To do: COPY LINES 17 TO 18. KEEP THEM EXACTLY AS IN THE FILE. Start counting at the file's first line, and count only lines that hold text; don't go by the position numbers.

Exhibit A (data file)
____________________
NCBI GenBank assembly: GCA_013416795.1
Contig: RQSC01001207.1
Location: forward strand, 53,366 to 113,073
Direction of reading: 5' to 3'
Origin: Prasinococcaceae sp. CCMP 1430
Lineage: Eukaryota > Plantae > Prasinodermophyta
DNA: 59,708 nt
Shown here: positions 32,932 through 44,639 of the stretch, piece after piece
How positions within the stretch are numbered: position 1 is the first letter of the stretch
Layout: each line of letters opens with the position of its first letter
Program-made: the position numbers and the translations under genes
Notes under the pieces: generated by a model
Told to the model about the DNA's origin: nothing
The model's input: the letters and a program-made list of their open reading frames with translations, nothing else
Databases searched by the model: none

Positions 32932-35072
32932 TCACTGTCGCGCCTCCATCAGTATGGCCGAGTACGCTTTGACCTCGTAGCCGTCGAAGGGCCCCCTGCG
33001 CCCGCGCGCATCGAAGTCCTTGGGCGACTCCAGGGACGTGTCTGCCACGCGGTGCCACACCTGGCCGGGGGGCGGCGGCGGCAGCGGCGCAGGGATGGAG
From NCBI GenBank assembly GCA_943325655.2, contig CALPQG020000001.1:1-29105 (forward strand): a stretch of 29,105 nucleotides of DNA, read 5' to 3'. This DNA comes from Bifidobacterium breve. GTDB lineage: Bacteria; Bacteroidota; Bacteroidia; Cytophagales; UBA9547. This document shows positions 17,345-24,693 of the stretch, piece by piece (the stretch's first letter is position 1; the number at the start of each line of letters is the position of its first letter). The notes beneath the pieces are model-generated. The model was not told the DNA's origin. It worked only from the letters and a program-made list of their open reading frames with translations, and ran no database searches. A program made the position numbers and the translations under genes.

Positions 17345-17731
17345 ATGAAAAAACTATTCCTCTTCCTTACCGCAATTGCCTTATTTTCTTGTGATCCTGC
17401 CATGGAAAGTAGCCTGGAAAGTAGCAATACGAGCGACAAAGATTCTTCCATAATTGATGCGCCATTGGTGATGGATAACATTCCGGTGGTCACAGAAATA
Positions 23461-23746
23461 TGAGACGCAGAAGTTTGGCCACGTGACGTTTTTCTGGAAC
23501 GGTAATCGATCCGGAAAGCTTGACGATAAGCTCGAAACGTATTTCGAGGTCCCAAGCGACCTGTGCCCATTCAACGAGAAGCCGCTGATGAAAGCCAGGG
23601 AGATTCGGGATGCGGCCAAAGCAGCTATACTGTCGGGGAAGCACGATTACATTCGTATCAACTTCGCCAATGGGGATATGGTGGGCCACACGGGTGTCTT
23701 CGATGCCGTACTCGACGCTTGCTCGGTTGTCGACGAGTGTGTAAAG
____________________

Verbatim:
32932 TCACTGTCGCGCCTCCATCAGTATGGCCGAGTACGCTTTGACCTCGTAGCCGTCGAAGGGCCCCCTGCG
33001 CCCGCGCGCATCGAAGTCCTTGGGCGACTCCAGGGACGTGTCTGCCACGCGGTGCCACACCTGGCCGGGGGGCGGCGGCGGCAGCGGCGCAGGGATGGAG